Saturday, July 16, 2011

Torpedo Alley

This is very interesting article from Wikipedia, and something I never knew before. This takes place right in our own country, right in the Atlantic Ocean waters, off North Carolina and into her inland waters. I never knew the Germans were so close to us.

The Torpedo Alley, off North Carolina, is one of the graveyards of the Atlantic Ocean., named for the high number of attacks on allied shipping by German U-boats in World War two.

Torpedo Alley was the 100 mile stretch of water along the Outer Banks. The Outer Banks are along the coast of the US and comprise a chain of islands off North Carolina (and just a bit of Virginia). These islands shelter the Pamlico and Albermarle Sounds, which run inland. If you check the state of N.C. you will see they do run inland quite a way.

Torpedo Alley got its name because of the effectiveness of the German Kriegsmarine, specifically their U-boats, who sunk nearly 400 ships along that stretch of coast, between January and July of 1942. Some 5,000 people, most of them merchany marines did loose their lives during these attacks on shipping, in what has sometimes been called the "great American turkey shoot".

Thanks to our men in the armed forces, the ones that fought to keep our country free from harm. For them we came through unscaved, except for the Torpedo Alley incident, we will always be grateful.






13 comments:

Denise said...

This is a very interesting piece of history Margaret, thank you so much for sharing it. I've been down to the Outer Banks several times over the years since living in the US and the next time I go, I will look at it with new eyes. We have a lot to thank our Veterans for don't we? Thanks for stopping by and enjoy the rest of the weekend. Denise x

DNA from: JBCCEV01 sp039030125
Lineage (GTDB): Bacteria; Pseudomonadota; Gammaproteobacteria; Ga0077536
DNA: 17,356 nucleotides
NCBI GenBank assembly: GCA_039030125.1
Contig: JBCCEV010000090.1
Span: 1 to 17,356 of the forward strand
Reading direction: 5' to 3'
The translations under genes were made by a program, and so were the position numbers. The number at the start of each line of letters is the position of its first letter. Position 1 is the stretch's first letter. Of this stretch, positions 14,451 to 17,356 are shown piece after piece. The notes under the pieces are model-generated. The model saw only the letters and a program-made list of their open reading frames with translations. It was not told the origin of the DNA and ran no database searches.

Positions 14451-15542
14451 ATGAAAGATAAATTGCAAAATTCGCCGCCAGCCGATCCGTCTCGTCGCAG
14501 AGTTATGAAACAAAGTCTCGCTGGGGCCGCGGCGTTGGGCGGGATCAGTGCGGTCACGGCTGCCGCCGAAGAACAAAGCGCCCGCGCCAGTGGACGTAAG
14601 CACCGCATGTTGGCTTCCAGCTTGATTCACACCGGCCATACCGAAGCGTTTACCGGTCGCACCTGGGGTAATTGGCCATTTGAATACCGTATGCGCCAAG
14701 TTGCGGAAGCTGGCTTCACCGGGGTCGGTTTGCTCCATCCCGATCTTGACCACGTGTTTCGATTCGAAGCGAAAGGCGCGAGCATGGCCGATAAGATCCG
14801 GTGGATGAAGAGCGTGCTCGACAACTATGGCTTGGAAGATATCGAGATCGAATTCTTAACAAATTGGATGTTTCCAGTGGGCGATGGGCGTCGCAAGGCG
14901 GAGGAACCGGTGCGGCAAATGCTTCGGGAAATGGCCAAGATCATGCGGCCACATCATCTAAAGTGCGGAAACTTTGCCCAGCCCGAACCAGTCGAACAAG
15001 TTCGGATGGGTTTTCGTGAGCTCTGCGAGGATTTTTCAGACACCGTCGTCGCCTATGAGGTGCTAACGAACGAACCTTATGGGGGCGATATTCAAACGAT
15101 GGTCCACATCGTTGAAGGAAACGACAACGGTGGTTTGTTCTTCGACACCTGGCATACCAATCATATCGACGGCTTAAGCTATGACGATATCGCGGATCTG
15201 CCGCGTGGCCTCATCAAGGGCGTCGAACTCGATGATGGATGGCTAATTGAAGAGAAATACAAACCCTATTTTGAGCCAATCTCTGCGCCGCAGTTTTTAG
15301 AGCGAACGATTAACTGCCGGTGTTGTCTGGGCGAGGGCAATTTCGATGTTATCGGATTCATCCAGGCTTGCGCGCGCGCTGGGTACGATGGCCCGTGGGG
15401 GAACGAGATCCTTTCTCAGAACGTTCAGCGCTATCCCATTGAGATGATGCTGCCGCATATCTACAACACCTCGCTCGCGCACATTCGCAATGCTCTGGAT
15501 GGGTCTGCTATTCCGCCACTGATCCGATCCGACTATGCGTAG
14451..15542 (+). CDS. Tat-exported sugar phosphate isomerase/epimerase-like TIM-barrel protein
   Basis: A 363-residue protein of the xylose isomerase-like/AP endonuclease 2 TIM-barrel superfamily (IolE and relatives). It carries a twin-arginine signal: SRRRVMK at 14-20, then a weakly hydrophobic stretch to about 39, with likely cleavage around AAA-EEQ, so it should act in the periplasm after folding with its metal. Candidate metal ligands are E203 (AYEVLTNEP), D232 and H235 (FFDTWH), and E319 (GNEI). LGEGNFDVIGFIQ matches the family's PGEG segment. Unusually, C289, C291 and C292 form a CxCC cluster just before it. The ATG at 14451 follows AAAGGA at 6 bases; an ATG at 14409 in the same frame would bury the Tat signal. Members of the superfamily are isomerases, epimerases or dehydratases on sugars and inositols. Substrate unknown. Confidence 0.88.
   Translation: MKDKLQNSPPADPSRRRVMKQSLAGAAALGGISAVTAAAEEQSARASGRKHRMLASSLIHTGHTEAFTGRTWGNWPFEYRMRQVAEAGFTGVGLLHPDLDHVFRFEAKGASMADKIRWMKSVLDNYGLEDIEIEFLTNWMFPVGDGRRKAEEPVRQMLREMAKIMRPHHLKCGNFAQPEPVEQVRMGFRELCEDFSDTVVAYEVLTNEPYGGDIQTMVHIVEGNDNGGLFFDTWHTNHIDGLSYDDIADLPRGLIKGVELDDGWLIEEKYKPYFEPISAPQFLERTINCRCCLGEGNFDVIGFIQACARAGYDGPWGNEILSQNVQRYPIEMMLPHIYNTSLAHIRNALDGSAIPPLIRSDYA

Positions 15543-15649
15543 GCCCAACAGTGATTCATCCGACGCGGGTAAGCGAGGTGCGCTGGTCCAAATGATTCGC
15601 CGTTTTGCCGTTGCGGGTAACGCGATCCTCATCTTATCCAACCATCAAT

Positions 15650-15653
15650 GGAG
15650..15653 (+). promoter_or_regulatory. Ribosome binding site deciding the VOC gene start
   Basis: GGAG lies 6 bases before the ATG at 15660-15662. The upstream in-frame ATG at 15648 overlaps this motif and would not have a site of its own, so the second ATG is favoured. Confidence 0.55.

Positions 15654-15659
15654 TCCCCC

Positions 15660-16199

welcome to my world of poetry said...

Most interesting Margaret, I was born a year before the war ended so don't remember it. It's surprising what our troops had to go through.
Hope you and husband are keeping well.
Thanks for the visit.
Yvonne.

*Honest Abe said...

For want of a better world, people go to war to kill the enemy and then, the enemy becomes our best friends after the war is over. With a nod to both Germany and Japan...

Becky said...

I hadn't heard of this Margaret. I Love reading all your interesting posts. Thanks so much for stopping by, and leaving such nice comments.
Have a wonderful rest of the weekend.
B.

romance-of-roses said...

Wow Margaret I didn't know this how very interesting. I was a little girl but do remember World War 2. Dad worked for the railroad, therefore, we lived near the railroad yards and remember seeing all the trains go by and stop just full of soldiers.
Very difficult times for many folks. Glad you posted this.
Hugs and thank you for visiting my blog, Lu

Becky said...

Margaret, I forgot to answer your question about my header. It is the creek behind our home, and right now is so low. I bet there isn't 6" of water in it. Everything is so dry, and the grass is burning up.
B.

kavita said...

Even i am hearing of it for the first time.It is very interesting.Loosing 5000 lives in just seven months :(Wish there were no wars in the world.
Thanks for that you posted it.
Have a wonderful Sunday .

Joseph Pulikotil said...

Hello Margaret,

This is something I have not heard of. I know about Pearl Harbor. Americans did a wonderful job in the second world war. If not for them Germany would have conquered the entire Europe and Africa. American soldiers are fantastic people.
Joseph

Lynn@ The Vintage Nest said...

Hi Margaret, Having vacationed at the Outer Banks all my life, I am familiar with this bit of history. The outer banks is a very beautiful coast line and if I had my druthers I would live there....maybe someday. xoxo

Babli said...

Very interesting to know as I was not aware of it. Hats off to the American soldiers for their excellent work. Thanks for this lovely and informative post.
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Kay said...

I've vaguely heard about this, but didn't know the history behind it. How awful! What a sad time this was. It's hard to believe we lost 400 ships! Thank you for sharing this history, Margaret.

shooting star said...

most interesting!!!!

Anonymous said...

Thanks for the information, I never knew this and I like to learn something new every day.
I totally agree with you in thanking the men and women who the ones that fought to keep our country free from harm. Including you beloved husband. HUGS!!
Lorie of The Shewbridges
http://wmljshewbridge.blogspot.com
LJS65@aol.com

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